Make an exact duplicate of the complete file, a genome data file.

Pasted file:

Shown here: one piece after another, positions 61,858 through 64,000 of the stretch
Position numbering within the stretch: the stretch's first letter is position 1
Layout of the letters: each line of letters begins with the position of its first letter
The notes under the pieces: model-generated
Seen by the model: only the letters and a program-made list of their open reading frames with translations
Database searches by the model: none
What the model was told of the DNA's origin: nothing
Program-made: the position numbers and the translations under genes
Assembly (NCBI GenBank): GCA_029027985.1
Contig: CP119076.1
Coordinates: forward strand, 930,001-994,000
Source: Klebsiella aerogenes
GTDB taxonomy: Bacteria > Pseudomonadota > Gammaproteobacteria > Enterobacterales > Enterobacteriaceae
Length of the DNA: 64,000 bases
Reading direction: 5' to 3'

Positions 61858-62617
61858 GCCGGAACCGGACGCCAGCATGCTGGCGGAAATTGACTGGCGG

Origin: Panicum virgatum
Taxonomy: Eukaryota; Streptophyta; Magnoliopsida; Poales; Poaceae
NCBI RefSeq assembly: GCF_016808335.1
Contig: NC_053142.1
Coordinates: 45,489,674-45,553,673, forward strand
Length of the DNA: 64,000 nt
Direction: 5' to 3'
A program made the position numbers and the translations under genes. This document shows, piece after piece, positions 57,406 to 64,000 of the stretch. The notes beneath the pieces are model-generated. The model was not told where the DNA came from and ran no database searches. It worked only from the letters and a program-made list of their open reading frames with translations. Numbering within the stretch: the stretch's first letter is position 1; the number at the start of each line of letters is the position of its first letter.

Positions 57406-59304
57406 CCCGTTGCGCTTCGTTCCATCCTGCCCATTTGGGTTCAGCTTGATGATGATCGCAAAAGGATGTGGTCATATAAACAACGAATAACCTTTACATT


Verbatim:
Shown here: one piece after another, positions 61,858 through 64,000 of the stretch
Position numbering within the stretch: the stretch's first letter is position 1
Layout of the letters: each line of letters begins with the position of its first letter
The notes under the pieces: model-generated
Seen by the model: only the letters and a program-made list of their open reading frames with translations
Database searches by the model: none
What the model was told of the DNA's origin: nothing
Program-made: the position numbers and the translations under genes
Assembly (NCBI GenBank): GCA_029027985.1
Contig: CP119076.1
Coordinates: forward strand, 930,001-994,000
Source: Klebsiella aerogenes
GTDB taxonomy: Bacteria > Pseudomonadota > Gammaproteobacteria > Enterobacterales > Enterobacteriaceae
Length of the DNA: 64,000 bases
Reading direction: 5' to 3'

Positions 61858-62617
61858 GCCGGAACCGGACGCCAGCATGCTGGCGGAAATTGACTGGCGG

Origin: Panicum virgatum
Taxonomy: Eukaryota; Streptophyta; Magnoliopsida; Poales; Poaceae
NCBI RefSeq assembly: GCF_016808335.1
Contig: NC_053142.1
Coordinates: 45,489,674-45,553,673, forward strand
Length of the DNA: 64,000 nt
Direction: 5' to 3'
A program made the position numbers and the translations under genes. This document shows, piece after piece, positions 57,406 to 64,000 of the stretch. The notes beneath the pieces are model-generated. The model was not told where the DNA came from and ran no database searches. It worked only from the letters and a program-made list of their open reading frames with translations. Numbering within the stretch: the stretch's first letter is position 1; the number at the start of each line of letters is the position of its first letter.

Positions 57406-59304
57406 CCCGTTGCGCTTCGTTCCATCCTGCCCATTTGGGTTCAGCTTGATGATGATCGCAAAAGGATGTGGTCATATAAACAACGAATAACCTTTACATT